Burbank needs to
put education first
My husband and I have owned our home in Burbank for almost 15
years. We have two daughters who attend Roosevelt Elementary School
and both of us work in the city.
I’m so tired of writing letter after letter about the education
budget crisis to anyone who can read. I am spearheading a
demonstration for education to focus community attention on the need
to put education first and teacher pink slips last. As we are finding
out, no programs are safe in Burbank schools, including the Gifted
and Talented Education, or GATE, program.
For those of you unfamiliar with the program, it is to the gifted
child what books on tape are to the blind student. Many children
would not be able to meet their potential without it.
I decided to begin a crusade urging the powers that be to consider
reclassifying the GATE program in a way that would allow parents
whose children are in the program to be charged an annual fee for
participation. My argument is that, much like athletics in high
school, the program is open for everyone to “tryout” for, yet
acceptance is limited to those who “make the team.” Let us think of
it as “athletics for the mind.”
To support this argument, I contacted Vice Principal Jay Gudzin at
John Burroughs High School to see if I could get some specific
figures on the fees associated with the various sports programs at
Burroughs. I e-mailed him and received a response from Emilio
Urioste, the school’s principal, saying, “I have no intentions of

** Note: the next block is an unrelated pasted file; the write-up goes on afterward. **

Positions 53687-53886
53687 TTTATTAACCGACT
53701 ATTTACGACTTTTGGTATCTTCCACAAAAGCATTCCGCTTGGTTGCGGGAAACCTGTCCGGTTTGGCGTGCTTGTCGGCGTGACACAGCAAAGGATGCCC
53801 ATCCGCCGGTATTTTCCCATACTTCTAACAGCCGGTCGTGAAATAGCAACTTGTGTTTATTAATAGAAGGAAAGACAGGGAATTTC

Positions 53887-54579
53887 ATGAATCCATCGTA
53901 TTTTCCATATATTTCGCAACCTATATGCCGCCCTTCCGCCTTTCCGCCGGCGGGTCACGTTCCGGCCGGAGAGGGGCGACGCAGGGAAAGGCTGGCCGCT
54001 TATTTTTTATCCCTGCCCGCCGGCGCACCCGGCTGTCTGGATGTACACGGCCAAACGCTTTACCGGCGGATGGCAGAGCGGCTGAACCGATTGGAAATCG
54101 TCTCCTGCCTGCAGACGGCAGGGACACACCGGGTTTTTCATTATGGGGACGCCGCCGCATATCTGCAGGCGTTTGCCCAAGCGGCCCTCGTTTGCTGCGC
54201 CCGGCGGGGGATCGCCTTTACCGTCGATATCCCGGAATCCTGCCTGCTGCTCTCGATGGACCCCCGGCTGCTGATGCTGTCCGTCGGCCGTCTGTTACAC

eliminating the GATE program. This is also the position of the
[Burbank Unified School District]. The state of California controls
GATE funding and includes it as part of the 64 categorical programs.
The people we should be lobbying are our state representatives.”
While I agree that we should be lobbying state representatives,
the fact of the matter is that Lilly is saying we are in a crisis as
far as the funding for the program is concerned. Consequently, no
matter how lofty our intended commitments are to various programs at
our schools, without the funding, these programs will continue to
disappear until education as we know it will be obsolete.
Until the individuals put in charge of our children’s education
take initiative to respond to the needs of their students in a
forward-thinking manner, the quality of education will continue to
decline until it hits rock bottom.
And for those who think this doesn’t concern them because they
don’t have children in Burbank schools, think again. The real-estate
prices in Burbank are a reflection of the salability of homes with
good public schools in their area.
Without Rogers, paper is toothless
The Burbank Leader has lost its bite. A good columnist who doesn’t
pull any punches in his comments on local politics is what
distinguishes a “real” newspaper from one that is merely a weekly
roster of hometown homilies.
Will Rogers’ rhetoric could be stinging at times -- enough to keep
local politicians sleeping with one eye open, and maybe holding them
to their best behavior a little more than they might be inclined to
otherwise do. Their foibles and inconsistencies may now quietly slip
by those of us who don’t attend council meetings and aren’t privy to
the inner machinations of our city’s administration.
Count me with those who will feel a pang of loss when the paper
arrives Wednesday and Saturday mornings. There is an empty, echoing
void where Mr. Rogers column used to be. And his wry humor will be
The City Council and school board, (with their attending gadflies)
can stop watching their backsides for teeth marks, breathe a sigh of
relief and get down to business as usual.